Ex-Clemson star DeAndre Hopkins out to silence critics

Former Clemson star Deandre Hopkins had 82 grabs for 1,405 yards during his junior season. The 6-foot-1, 200-pound wide receiver believes he will be picked in the first round of April's NFL Draft.



CLEMSON, S.C. — Ex-Clemson receiver DeAndre Hopkins was not bothered when his college coach and some NFL analysts questioned his decision to leave school a year early and turn pro.

In January after Hopkins declared his intentions, Tigers coach Dabo Swinney said the player needed another year of overall development to be better prepared for the NFL. ESPN analyst Mel Kiper Jr. said in December that Hopkins should stay for his senior year. But Hopkins believed he’d accomplished all he could in college and was ready to step up.

These days, Kiper and several other mock drafts have Hopkins going in the first round.

“I felt like I’ve overachieved,” Hopkins said Wednesday. “It’s not going out and proving people wrong if I go first round or not. That’s just money. It’s a personal challenge. Everybody has opinions, that’s what makes us unique as human beings.”

Hopkins, at 6-foot-1 and 200 pounds, was the best performer on a bad offensive team his freshman year in 2010 before finding his groove in coordinator Chad Morris’ high-speed attack the past two years.

Hopkins had 72 catches for 978 yards as a sophomore.

His goal last summer was having a season that would set him up for the chance to go pro if he wanted. And Hopkins delivered with 82 catches for a school-record 1,405 yards and an ACC mark of 18 touchdowns.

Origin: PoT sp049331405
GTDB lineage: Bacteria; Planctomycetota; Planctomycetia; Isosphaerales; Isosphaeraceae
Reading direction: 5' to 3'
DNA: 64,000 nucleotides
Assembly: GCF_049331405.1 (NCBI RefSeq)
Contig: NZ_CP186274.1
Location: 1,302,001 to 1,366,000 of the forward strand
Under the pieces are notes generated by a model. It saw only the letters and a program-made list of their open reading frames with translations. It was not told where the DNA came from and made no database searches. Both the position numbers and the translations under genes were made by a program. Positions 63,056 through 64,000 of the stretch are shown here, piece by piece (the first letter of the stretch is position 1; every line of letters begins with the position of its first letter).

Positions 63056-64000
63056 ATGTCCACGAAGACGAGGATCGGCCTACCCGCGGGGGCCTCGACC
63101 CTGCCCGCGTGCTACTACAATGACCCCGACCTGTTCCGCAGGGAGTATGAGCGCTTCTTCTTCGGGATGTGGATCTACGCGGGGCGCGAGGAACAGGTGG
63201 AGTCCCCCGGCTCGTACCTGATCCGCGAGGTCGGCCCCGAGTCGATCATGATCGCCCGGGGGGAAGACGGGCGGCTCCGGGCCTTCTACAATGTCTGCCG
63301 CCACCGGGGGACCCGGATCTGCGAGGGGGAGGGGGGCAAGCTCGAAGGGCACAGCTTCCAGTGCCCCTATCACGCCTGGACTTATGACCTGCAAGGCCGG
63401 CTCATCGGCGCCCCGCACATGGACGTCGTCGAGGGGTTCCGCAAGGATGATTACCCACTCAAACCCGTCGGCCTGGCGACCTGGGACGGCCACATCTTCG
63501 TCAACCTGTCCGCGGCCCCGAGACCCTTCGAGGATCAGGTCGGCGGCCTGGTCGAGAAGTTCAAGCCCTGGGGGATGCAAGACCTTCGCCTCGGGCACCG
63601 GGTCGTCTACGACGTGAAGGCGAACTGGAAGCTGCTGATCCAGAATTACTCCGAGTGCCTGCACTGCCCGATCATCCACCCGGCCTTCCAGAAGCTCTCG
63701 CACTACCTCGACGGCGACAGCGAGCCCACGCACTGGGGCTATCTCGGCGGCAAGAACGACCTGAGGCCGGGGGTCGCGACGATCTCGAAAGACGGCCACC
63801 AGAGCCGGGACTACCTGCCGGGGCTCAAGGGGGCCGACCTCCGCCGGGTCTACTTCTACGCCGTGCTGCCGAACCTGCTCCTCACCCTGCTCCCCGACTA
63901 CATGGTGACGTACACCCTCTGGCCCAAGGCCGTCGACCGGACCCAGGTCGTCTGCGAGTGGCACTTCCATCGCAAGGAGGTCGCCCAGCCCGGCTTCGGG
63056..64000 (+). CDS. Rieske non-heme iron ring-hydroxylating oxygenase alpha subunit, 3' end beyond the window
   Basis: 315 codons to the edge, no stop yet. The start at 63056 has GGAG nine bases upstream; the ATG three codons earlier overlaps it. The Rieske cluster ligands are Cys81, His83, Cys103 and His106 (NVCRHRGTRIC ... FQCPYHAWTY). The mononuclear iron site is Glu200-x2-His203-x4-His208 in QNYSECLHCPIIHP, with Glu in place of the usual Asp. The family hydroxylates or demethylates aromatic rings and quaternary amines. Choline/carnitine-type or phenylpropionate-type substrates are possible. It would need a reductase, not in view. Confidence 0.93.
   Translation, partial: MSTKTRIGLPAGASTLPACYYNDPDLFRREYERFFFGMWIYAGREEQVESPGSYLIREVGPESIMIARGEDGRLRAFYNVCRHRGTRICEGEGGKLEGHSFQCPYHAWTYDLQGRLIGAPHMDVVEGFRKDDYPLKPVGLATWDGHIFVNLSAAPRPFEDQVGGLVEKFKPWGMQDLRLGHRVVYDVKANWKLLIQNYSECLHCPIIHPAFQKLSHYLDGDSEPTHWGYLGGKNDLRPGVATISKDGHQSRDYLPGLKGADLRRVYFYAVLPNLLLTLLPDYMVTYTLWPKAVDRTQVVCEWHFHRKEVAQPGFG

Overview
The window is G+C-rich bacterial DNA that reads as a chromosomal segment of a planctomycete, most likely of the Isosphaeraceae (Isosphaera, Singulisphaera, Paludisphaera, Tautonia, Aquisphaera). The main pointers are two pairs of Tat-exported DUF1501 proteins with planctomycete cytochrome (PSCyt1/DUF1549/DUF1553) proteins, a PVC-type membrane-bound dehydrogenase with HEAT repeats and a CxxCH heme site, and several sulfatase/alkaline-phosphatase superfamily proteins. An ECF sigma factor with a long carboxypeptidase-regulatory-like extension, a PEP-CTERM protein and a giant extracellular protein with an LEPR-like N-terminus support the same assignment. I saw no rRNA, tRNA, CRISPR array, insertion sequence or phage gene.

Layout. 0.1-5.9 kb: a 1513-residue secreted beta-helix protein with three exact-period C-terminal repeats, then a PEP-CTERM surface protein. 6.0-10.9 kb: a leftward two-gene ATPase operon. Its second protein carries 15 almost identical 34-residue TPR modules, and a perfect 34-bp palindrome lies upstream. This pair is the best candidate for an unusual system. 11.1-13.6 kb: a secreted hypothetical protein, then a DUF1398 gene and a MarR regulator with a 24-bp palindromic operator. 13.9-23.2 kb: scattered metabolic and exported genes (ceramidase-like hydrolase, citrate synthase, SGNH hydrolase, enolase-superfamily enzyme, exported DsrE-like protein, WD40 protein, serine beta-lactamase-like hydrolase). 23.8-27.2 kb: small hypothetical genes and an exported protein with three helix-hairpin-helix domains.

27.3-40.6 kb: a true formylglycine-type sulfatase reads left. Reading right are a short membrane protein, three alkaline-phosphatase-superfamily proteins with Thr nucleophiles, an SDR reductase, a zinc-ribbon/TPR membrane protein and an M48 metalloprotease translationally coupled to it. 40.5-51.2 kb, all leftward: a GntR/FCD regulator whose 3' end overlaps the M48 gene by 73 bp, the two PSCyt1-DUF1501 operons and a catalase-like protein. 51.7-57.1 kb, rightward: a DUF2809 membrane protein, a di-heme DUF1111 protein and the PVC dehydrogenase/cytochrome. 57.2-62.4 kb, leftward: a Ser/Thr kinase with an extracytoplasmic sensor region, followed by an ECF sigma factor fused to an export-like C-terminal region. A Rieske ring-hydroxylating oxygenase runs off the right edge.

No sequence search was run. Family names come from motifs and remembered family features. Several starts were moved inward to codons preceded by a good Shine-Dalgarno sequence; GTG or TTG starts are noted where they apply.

Most of his TD catches came in opening halves as Clemson (11-2), the ACC points leader last fall, put away several opponents by halftime and rested its starters. Hopkins won’t even guess how many touchdowns he might have gotten playing all four quarters.

“Oh, man, we’ll leave that to the scientists to figure out,” he said.

Swinney made it clear he supported Hopkins’ choice, but always thinks unless a player has a guaranteed, first-round spot, it’s generally best for a final year in college.

“That’s what my life experience tells me,” he said. “I’ve been in college football for 24 years as a player and coach. I just think you are always better off more times than not in another year of college maturing physically and mentally in every regard.”

Hopkins has already had an individual workout with the Carolina Panthers and expects to have more such sessions with additional teams the next few weeks. He wouldn’t identify other teams who might be interested.

“I believe I’ll be a first-round pick,” Hopkins said, “without a doubt.”



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